Manage Users

A Confluence user is a person who can read or update a Confluence site. You can choose whether your Confluence site is accessible to anonymous users (people who have not logged in) or only to logged-in users. See Setting Up Public Access.

Confluence user management

You can add users to Confluence, and then assign them permissions that determine their access to the content and administrative functions in your Confluence site. You can also collect users into groups, and assign the permissions to groups for easier management. See the following topics:

On this page:

Related pages:

By default, Confluence stores its users and groups in the Confluence database. This is called the internal directory. You can choose to connect Confluence to an external userbase instead, such as Microsoft Active Directory or another LDAP server.  You can also use Atlassian Crowd and JIRA applications as directory managers. When you add a user or group to Confluence, it will be added to the external directory too, based on your configuration options. See Configuring User Directories.



Almost all authentication in Confluence (and JIRA applications) is performed through Seraph, Atlassian's open source web authentication framework. The goal of Seraph is to provide a simple, extensible authentication system that we can use on any application server.

Seraph is implemented as a servlet filter. Its sole job is, given a web request, to associate that request with a particular user (or no user if the request is anonymous). It supports several methods of authentication, including HTTP Basic Authentication, form-based authentication, and looking up credentials already stored in the user's session.

Seraph itself performs no user management functions. It merely checks the credentials of the incoming request and delegates any user management functions (looking up a user, checking a user's password) to Confluence's user management system.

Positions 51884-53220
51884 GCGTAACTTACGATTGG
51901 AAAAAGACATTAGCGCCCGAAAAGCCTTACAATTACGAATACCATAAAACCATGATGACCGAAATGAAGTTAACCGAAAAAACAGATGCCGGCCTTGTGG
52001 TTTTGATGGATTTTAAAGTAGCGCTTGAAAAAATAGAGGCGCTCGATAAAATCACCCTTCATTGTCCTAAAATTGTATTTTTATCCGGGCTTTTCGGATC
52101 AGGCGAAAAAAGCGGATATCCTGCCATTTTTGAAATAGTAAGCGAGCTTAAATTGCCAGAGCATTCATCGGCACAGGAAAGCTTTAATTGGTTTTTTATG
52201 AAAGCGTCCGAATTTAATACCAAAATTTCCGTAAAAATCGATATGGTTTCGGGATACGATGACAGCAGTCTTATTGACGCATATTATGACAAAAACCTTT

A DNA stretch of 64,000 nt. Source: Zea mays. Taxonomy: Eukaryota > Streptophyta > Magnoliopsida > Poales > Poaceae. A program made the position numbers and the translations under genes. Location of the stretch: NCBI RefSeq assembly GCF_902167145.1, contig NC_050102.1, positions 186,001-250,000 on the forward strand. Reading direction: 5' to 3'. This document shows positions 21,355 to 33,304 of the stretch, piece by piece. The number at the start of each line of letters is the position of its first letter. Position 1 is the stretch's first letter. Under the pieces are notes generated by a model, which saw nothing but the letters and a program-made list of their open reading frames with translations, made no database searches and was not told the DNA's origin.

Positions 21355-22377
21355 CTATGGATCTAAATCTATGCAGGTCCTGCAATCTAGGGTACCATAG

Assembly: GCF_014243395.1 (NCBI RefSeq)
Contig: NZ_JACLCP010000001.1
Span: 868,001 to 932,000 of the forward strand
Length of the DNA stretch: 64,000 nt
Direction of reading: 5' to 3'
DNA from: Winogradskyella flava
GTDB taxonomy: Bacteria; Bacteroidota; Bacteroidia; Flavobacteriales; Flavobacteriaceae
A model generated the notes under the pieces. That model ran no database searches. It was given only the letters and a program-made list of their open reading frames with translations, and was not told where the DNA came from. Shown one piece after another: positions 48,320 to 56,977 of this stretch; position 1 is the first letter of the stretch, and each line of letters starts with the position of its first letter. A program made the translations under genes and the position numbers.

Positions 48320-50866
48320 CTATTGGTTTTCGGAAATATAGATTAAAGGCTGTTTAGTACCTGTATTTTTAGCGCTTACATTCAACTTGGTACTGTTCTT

If you want to integrate Confluence with your own single sign-on (SSO) infrastructure, you would do so by installing Atlassian Crowd or by writing a custom Seraph authenticator. See our developer documentation on HTTP authentication with Seraph.

XML-RPC and SOAP authentication

Normally, requests for Confluence's XML-RPC and SOAP APIs (deprecated) will include an authentication token as the first argument. With this method of authentication, XML-RPC and SOAP authentication requests are checked directly against the user management framework, and tokens are assigned directly by the remote API subsystem. These requests do not pass through Seraph authenticators.

However, if the token argument is blank, Seraph will be used as a fallback authentication method for remote API requests. So, to use a custom Seraph authenticator with XML-RPC or SOAP requests, ensure that you pass an empty string as the authentication token to remote API methods.

Password authentication

By default, password authentication is delegated from Seraph to the user management system. This is not necessary, however. Single sign-on systems may have no password authentication at all, and get all the necessary credentials from the SSO provider.

SAML single sign-on

If you have a Confluence Data Center license you can connect Confluence to your SAML 2.0 identity provider for authentication and single sign-on. 

See SAML SSO for Confluence Data Center for more information. 

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